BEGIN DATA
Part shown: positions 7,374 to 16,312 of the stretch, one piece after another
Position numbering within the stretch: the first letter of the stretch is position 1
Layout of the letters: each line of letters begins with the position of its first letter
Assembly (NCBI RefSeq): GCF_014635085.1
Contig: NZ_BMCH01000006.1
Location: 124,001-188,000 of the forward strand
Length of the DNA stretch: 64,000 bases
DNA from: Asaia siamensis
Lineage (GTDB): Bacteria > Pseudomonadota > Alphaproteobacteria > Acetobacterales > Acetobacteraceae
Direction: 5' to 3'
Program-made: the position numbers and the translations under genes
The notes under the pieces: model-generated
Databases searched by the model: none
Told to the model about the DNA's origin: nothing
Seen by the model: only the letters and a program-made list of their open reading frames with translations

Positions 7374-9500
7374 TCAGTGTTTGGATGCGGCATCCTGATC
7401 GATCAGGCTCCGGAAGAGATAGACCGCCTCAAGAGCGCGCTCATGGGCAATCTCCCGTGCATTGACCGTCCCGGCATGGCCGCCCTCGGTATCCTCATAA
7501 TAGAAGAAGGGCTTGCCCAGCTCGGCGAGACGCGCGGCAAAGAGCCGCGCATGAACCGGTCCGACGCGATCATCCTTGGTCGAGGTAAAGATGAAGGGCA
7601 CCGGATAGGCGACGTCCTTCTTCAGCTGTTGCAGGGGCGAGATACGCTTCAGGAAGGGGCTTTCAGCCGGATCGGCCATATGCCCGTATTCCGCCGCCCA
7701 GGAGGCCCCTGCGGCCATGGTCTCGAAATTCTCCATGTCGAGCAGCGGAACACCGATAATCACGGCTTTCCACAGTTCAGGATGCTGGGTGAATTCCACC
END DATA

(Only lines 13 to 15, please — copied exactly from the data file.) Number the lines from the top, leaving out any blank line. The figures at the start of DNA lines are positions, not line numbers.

Databases searched by the model: none
Told to the model about the DNA's origin: nothing
Seen by the model: only the letters and a program-made list of their open reading frames with translations